Home Emergency Management News CDC, Epidemic Experts Plot ‘Worst Case’ COVID-19 Scenarios
CDC, Epidemic Experts Plot ‘Worst Case’ COVID-19 Scenarios

CDC, Epidemic Experts Plot ‘Worst Case’ COVID-19 Scenarios

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By David E. Hubler
Contributor, EDM Digest

“Between 160 million and 214 million people in the U.S. could be infected over the course of the epidemic,” according to one of four scenarios from the Centers for Disease Control and Prevention (CDC), The New York Times reported Friday.

“That could last months or even over a year, with infections concentrated in shorter periods, staggered across time in different communities, experts said. As many as 200,000 or 1.7 million people could die,” The Times said.

The scenarios were created by CDC officials and epidemic experts from universities around the world.

Estimated 2.4 Million to 21 Million People in the U.S. Could Require Hospitalization

Calculations by The Times based on the scenarios “suggested 2.4 million to 21 million people in the U.S. could require hospitalization, potentially crushing the nation’s medical system.” But there are only 925,000 staffed hospital beds in the nation and fewer “than a tenth of those are for people who are critically ill.”

According to the American Hospital Association, there were 6,146 hospitals in the U.S. in 2018 and 36 million admissions, when the AHA survey was taken.

On the “Morning Joe” TV program today, Dr. Anthony Fauci, the director of the National Institute of Allergy and Infectious Diseases, said: “Obviously what you’re going to see is an acceleration of cases … Things are going to get worse before they get better.”

Businesses and Individuals Are Beginning to Take Steps to Slow Transmission

However, all is not lost. The Times added that “The assumptions fueling those scenarios are mitigated by the fact that cities, states, businesses and individuals are beginning to take steps to slow transmission, even if some are acting less aggressively than others.”

At the same time, the CDC is leading an effort to develop “more sophisticated models showing how interventions might decrease the worst-case numbers, though their projections have not been made public.”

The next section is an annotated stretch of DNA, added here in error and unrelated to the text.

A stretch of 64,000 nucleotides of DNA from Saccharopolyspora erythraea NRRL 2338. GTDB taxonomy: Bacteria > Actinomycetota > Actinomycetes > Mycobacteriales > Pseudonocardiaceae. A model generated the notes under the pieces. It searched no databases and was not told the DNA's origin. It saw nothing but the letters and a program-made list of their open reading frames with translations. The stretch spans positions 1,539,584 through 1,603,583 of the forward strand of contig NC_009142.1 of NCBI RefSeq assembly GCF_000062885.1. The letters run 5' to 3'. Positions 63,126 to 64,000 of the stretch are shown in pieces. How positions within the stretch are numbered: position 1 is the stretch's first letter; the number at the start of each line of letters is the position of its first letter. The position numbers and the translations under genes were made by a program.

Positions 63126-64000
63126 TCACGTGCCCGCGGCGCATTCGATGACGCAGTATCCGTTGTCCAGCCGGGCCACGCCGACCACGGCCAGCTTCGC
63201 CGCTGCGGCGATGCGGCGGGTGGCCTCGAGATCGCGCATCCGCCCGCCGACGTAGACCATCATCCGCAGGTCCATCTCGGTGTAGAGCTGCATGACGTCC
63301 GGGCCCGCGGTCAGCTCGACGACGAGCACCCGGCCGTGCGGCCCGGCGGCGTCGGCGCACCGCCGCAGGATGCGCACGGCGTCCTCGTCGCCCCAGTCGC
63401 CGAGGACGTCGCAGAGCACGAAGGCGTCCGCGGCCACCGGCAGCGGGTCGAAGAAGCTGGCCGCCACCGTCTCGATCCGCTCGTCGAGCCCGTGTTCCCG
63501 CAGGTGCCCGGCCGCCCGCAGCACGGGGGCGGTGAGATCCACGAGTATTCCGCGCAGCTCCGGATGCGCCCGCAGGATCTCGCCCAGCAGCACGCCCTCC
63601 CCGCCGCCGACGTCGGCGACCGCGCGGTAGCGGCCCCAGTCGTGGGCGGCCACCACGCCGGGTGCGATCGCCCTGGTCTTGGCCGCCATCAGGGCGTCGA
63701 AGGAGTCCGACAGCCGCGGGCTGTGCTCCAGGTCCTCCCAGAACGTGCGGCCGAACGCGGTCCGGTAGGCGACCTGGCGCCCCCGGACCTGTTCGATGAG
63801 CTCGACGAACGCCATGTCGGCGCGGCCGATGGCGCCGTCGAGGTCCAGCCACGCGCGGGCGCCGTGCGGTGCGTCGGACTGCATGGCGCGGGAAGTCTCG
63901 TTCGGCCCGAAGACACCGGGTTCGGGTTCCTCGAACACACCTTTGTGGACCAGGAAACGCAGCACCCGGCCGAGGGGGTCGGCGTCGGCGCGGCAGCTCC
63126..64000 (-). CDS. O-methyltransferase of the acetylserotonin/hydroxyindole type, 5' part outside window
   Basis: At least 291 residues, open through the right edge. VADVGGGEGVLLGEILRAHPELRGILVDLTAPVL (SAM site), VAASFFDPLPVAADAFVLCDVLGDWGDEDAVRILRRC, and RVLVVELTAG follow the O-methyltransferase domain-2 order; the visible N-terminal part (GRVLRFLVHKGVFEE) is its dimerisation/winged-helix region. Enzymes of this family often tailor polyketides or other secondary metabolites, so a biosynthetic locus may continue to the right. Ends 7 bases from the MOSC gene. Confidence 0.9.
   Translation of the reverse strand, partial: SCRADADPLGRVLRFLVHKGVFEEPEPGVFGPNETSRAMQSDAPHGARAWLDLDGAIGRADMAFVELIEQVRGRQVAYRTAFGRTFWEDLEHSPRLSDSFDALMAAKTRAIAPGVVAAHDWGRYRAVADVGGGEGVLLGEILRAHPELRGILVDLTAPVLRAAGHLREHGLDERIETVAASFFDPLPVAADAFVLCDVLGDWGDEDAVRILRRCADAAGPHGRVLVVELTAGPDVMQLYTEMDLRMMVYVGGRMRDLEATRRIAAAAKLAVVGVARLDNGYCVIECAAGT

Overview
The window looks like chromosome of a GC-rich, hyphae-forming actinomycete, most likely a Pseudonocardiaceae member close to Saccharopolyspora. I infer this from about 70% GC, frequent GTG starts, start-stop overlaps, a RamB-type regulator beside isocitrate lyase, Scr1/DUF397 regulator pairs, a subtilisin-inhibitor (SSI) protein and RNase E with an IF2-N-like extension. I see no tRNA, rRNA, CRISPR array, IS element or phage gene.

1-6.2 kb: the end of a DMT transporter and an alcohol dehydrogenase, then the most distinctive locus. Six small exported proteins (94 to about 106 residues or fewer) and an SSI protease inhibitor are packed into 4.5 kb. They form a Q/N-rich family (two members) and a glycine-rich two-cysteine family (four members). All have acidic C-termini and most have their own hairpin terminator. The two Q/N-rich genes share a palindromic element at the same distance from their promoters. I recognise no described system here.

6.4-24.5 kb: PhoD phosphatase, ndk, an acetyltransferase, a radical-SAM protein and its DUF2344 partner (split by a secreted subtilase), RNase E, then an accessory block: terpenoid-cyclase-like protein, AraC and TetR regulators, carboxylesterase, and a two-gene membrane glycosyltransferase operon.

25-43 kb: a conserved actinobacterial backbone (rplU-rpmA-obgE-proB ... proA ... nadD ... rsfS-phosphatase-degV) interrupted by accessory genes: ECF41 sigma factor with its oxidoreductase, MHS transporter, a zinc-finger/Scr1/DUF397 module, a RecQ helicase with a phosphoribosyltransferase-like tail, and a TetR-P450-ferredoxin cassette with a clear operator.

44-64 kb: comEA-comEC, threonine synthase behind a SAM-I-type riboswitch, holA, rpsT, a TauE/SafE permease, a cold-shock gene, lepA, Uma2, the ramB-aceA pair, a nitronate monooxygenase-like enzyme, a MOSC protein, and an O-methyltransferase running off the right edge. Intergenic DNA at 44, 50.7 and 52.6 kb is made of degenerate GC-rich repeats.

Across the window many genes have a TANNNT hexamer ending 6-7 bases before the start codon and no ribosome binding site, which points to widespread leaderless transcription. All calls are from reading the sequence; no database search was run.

Just this week the Food and Drug Administration approved an emergency new coronavirus test to accelerate screening in the U.S.

Covid-19 does not discriminate when it comes to infecting people. According to the Associated Press “The virus edged ever closer to the world’s power centers, with positive tests for the Canadian prime minister’s wife, a top aide to Iran’s supreme leader, a Brazilian official who met with President Donald Trump, and an Australian Cabinet minister who met with U.S. Attorney General William Barr and Trump’s daughter, Ivanka.”

Earlier in the week, New York’s top transportation official tested positive for COVID-19, and movie icon Tom Hanks and his wife, Rita Wilson, have placed themselves in voluntary quarantine after testing positive for the virus while Hanks was filming a new Elvis biopic movie in Australia.

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David Hubler David E. Hubler brings a variety of government, journalism and teaching experience to his position as a Quality Assurance Editor at APUS. David’s professional background includes serving as a senior editor at CIA and the Voice of America. He has also been a managing editor for several business-to-business and business-to-government publishing companies. David has taught high school English in Connecticut and at Northern Virginia Community College. He has a master’s degree for Teachers of English from the University of New Hampshire and a B.A. in English from New York University. In March 2017, Rowman & Littlefield published the paperback edition of David’s latest book, "The Nats and the Grays, How Baseball in the Nation's Capital Survived WWII and Changed the Game Forever."